US making case for action against Syria

2013-08-30 08:05

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Washington - President Barack Obama faced pushback on Thursday on a potential military strike against Syria, with wary lawmakers in both the US and Britain demanding more proof that President Bashar Assad's government was responsible for a suspected chemical weapons attack.

Even so, military action could come within days.

Top US officials scheduled a briefing with lawmakers late Thursday to present a case that Syrian forces killed hundreds of civilians with chemicals last week. But key evidence is classified, they said, suggesting the public will not see the most convincing material tying Assad's government to the attack.

New hurdles appeared to slow the formation of an international coalition to move against Syria or to sanction whatever the US might do on its own.

British Prime Minister David Cameron said his country would hold off on joining any military efforts until a UN chemical weapons inspection team releases its findings, probably no earlier than the weekend. At the United Nations, Russia blocked British efforts to seek a resolution authorising the use of force.

But it appeared unlikely that any balking among allies, flak thrown up by Russia or scepticism in Congress would slow Obama's hand much longer.

Congressional authorisation

He said late on Wednesday that while he had not settled on a response, the US has concluded that Assad's government perpetrated a chemical weapons attack, "and if that's so, then there need to be international consequences".

The administration planned an intelligence teleconference briefing on Thursday on Syria for leaders of the House and Senate and the national security committees in Congress, US officials and congressional aides said.

Earlier, Obama met Republican House Speaker John Boehner, who has asked the president to make a sharper case on the legal justification for any military strike and its objective.

Many Congress members were pressing Obama to explain the need for military action and address fears that such a move might draw the US deeper into the Syrian civil war.

Both Democrats and Republicans were among lawmakers protesting that Obama has not made the case for a military strike, with some arguing that the president needs congressional authorisation to order an attack.

White House spokesperson Josh Earnest suggested an intelligence assessment might be released publicly as early as Thursday. But he said the unclassified document would not contain information that could reveal intelligence sources or methods and as a result would not be as complete as a classified assessment.

"We're not going to be in a position to provide all of the evidence that has been collected," he said. Still, he asserted there is a "preponderance of publicly available evidence to indicate that the Assad regime carried out chemical weapons attacks in Syria".

Earnest said lawmakers who have seen the full assessment, such as Senate intelligence committee chairperson Diane Feinstein and the panel's top Republican, Saxby Chambliss, have found it to be persuasive that the Assad government was behind the attack.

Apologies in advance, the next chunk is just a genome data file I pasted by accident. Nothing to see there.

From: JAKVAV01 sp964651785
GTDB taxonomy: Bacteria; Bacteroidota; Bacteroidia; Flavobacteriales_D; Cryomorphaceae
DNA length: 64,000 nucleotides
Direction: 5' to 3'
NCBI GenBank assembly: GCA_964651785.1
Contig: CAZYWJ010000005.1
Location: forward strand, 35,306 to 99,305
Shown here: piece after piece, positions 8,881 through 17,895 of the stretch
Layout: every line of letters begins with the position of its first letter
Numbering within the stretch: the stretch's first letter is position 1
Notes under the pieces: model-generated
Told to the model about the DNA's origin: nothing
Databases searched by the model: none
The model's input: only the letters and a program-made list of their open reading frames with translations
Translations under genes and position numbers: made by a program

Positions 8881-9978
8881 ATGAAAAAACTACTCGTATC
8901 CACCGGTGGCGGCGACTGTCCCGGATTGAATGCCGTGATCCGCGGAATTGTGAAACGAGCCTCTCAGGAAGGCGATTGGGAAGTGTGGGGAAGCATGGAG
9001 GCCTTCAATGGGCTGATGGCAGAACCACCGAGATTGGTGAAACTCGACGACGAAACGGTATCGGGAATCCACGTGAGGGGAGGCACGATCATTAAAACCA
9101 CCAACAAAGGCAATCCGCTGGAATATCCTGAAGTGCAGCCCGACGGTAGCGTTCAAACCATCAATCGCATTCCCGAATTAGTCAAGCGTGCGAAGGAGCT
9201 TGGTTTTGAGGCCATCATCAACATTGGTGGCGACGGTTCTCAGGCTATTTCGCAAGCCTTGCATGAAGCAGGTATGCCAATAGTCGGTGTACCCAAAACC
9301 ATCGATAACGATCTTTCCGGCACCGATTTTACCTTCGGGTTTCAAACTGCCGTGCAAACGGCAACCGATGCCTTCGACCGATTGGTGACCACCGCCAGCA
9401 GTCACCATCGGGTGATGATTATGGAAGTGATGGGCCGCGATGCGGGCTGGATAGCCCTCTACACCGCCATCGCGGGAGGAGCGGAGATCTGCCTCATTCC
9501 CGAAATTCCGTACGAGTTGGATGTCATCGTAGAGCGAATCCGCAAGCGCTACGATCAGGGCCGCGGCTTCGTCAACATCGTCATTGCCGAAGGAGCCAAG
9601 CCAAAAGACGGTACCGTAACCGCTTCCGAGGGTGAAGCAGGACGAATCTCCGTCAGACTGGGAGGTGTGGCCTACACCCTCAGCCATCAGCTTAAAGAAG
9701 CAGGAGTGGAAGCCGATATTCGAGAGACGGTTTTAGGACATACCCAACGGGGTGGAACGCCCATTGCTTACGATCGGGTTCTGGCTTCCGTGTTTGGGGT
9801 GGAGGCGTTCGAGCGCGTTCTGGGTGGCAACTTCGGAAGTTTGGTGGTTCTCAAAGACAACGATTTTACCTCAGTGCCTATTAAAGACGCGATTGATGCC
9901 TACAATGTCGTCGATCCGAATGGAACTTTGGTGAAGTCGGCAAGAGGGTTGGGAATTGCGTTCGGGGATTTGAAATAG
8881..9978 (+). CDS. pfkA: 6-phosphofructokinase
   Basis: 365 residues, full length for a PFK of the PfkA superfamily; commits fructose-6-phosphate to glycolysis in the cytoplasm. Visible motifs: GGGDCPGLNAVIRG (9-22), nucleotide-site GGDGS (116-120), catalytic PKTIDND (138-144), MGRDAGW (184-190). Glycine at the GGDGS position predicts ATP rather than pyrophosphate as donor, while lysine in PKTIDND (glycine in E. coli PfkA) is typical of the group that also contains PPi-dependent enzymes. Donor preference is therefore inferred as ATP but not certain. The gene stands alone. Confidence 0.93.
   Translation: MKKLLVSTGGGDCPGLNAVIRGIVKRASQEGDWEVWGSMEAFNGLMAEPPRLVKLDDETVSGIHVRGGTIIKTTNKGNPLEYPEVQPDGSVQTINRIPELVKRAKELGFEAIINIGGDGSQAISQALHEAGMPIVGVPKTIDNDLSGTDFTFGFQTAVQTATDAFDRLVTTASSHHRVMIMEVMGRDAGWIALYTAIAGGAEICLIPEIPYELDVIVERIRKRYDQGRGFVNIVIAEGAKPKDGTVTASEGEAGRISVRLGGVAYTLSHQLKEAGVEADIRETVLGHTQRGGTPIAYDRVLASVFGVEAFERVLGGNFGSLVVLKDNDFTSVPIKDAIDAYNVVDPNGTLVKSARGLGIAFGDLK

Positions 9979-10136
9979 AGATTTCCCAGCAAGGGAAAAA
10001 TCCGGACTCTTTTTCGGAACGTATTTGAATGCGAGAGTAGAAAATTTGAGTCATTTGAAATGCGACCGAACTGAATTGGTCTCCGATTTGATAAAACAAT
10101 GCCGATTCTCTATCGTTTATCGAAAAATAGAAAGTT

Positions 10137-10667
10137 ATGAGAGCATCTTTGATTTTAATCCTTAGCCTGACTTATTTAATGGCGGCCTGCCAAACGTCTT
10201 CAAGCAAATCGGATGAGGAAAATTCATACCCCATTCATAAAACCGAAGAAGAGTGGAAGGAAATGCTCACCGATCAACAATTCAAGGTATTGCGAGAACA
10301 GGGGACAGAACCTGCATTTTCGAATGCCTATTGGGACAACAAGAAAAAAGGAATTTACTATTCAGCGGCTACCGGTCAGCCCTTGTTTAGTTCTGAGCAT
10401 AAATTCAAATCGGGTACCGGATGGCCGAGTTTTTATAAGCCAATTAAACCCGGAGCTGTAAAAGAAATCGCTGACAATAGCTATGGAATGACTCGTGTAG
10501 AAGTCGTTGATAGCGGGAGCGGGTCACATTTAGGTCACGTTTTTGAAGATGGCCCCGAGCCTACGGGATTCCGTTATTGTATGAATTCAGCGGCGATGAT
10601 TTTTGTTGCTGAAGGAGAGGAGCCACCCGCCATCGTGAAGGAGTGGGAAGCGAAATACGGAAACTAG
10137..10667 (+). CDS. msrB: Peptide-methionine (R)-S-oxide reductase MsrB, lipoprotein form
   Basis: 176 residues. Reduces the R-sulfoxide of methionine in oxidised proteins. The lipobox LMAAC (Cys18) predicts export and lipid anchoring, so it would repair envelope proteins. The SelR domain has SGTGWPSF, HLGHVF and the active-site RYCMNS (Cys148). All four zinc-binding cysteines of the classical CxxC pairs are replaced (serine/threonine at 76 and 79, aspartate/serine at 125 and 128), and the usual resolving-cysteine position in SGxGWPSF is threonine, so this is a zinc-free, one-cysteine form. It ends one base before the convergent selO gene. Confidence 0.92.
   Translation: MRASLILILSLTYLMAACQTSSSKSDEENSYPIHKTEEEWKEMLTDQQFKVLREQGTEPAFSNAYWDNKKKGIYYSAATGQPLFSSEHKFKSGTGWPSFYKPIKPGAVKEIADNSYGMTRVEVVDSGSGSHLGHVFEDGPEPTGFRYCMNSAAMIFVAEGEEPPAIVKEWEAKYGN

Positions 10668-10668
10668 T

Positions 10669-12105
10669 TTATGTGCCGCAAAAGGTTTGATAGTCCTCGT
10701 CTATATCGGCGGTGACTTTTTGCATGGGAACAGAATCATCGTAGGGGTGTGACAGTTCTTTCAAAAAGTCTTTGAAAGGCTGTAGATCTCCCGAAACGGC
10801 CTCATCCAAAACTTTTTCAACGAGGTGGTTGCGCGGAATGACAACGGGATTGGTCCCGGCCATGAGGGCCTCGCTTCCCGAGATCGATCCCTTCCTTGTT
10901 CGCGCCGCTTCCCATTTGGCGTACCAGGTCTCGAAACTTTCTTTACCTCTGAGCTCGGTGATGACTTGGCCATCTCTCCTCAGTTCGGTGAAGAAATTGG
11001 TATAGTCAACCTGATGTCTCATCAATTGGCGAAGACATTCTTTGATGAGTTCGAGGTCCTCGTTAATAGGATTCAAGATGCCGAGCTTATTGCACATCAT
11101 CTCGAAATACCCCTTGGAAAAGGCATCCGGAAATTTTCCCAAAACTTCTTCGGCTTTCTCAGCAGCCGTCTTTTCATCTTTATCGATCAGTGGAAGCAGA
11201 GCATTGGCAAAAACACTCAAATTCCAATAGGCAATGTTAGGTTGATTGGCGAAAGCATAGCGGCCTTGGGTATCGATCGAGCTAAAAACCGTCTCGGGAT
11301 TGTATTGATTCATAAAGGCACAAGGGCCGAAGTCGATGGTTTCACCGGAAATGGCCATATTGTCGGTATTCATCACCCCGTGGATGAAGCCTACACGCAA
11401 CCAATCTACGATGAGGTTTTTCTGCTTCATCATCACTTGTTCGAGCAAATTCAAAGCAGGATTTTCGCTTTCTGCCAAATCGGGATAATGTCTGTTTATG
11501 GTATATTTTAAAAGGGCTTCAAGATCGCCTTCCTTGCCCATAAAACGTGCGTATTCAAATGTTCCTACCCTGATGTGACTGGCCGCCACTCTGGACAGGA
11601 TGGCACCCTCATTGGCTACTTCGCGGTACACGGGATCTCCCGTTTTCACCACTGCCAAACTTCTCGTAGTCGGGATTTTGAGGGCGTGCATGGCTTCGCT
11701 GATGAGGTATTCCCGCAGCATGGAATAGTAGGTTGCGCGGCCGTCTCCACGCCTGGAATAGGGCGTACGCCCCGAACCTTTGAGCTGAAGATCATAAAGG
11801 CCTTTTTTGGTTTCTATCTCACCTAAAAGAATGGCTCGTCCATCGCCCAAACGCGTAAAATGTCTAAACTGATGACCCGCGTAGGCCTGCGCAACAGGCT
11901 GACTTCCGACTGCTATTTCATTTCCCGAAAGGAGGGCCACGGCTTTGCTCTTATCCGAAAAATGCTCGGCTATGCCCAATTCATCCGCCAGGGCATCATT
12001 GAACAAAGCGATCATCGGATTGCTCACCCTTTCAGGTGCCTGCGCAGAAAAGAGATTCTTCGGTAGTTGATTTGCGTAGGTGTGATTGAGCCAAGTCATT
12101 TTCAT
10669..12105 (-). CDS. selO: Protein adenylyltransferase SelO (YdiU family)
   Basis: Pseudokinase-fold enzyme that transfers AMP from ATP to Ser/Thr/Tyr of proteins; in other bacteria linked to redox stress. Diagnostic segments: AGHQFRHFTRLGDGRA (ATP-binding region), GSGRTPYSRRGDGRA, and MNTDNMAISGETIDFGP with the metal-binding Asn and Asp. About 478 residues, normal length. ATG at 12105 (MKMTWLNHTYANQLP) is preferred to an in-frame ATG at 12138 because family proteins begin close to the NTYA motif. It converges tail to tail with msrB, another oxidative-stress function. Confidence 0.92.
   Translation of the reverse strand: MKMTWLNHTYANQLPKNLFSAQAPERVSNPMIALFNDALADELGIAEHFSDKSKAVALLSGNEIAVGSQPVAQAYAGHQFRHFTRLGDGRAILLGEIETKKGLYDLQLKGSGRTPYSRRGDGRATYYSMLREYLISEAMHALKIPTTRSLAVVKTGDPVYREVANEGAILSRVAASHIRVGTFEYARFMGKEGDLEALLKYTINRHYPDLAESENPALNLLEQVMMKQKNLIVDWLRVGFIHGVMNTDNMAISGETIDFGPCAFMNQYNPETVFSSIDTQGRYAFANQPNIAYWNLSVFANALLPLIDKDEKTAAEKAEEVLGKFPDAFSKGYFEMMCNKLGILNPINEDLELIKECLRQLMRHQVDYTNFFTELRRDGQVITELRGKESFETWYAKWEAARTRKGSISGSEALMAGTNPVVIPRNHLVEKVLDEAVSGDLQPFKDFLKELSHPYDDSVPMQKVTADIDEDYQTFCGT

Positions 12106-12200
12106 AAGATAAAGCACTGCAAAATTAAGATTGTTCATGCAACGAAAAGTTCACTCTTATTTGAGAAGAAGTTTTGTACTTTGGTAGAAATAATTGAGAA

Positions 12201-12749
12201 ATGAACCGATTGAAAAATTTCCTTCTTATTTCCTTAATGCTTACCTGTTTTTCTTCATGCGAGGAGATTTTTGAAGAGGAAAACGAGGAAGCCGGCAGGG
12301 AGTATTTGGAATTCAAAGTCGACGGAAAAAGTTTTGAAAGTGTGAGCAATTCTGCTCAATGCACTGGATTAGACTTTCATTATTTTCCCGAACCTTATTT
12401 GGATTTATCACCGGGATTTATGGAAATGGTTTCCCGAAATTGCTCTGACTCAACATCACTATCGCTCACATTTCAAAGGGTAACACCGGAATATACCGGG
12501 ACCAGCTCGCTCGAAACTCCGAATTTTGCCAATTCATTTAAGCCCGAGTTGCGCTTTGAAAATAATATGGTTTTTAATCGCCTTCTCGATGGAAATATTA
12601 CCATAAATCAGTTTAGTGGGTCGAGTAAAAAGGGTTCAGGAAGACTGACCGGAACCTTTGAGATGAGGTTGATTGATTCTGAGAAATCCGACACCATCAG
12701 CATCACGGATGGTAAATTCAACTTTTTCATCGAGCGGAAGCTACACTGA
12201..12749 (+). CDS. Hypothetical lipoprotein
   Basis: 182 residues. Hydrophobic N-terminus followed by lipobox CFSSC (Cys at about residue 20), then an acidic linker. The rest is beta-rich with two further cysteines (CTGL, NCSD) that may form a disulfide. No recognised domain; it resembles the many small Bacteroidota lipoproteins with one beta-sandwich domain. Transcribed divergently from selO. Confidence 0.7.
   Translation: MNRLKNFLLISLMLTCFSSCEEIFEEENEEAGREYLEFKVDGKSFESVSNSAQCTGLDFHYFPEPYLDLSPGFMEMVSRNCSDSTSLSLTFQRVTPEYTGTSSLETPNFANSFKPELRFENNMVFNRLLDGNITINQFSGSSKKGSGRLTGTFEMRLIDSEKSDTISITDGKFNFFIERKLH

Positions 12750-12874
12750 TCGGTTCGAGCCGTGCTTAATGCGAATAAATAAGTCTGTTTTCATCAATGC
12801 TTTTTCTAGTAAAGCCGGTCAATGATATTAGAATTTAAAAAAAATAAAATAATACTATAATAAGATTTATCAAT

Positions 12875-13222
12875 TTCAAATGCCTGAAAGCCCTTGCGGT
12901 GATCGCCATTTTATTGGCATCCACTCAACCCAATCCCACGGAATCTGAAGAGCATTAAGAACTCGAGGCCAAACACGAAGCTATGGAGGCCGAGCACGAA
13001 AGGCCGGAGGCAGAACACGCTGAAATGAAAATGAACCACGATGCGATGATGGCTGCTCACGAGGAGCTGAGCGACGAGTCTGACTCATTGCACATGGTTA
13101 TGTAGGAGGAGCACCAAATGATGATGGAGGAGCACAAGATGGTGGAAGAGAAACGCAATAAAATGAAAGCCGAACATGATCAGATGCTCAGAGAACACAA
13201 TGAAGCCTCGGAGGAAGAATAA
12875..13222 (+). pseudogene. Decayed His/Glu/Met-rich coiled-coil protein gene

Rogue element

On the diplomatic front, Obama and German Chancellor Angela Merkel spoke by phone on Thursday and both agreed that the attack near Damascus on 21 August was a serious breach of international law, the German government said.

Merkel said that as soon as their work is done, UN inspectors should report to the Security Council so it can take action - a course Obama is giving little weight, given Russia's position. Merkel also discussed Syria by phone on Thursday with Russian President Vladimir Putin, insisting that the attack "requires an international reaction," Merkel spokesperson Steffen Seibert said.

With national elections in Germany coming next month, Merkel is not expected to commit her country's forces to military action.

US intelligence intercepted lower-level Syrian military commanders' communications discussing the chemical attack, but the communications don't specifically link the attack to an official senior enough to tie the killings to Assad himself, according to three US officials. They spoke on condition of anonymity because they were not authorised to discuss the intelligence publicly.

The line-up for the teleconference underscored the gravity of the matter. The briefers are Obama's national security adviser and intelligence chief, Susan Rice and James Clapper, alongside Secretary of State John Kerry, Defence Secretary Hagel and Admiral James Winnefeld, the vice chairperson of the Joint Chiefs of Staff, congressional aides said.

The White House ideally wants intelligence that links the attack directly to Assad or someone in his inner circle, to rule out the possibility that a rogue element of the military decided to use chemical weapons without Assad's authorisation.

That quest for added intelligence has delayed the release of the report laying out evidence against Assad. The report was promised earlier this week by administration officials.

The CIA and the Pentagon have been working to gather more human intelligence tying Assad to the attack, relying on the intelligence services of Jordan, Saudi Arabia and Israel, the officials said.

Both the CIA and the Defence Intelligence Agency have their own human sources - the rebel commanders and others who cross the border to brief CIA and defence intelligence officers at training camps in Jordan and Turkey. But their operation is much smaller than some of the other intelligence services, and it takes longer for their contacts to make their way

Read more on:    un  |  cia  |  angela merkel  |  bashar assad  |  david cameron  |  barack obama  |  john boehner  |  syria  |  us  |  syria conflict

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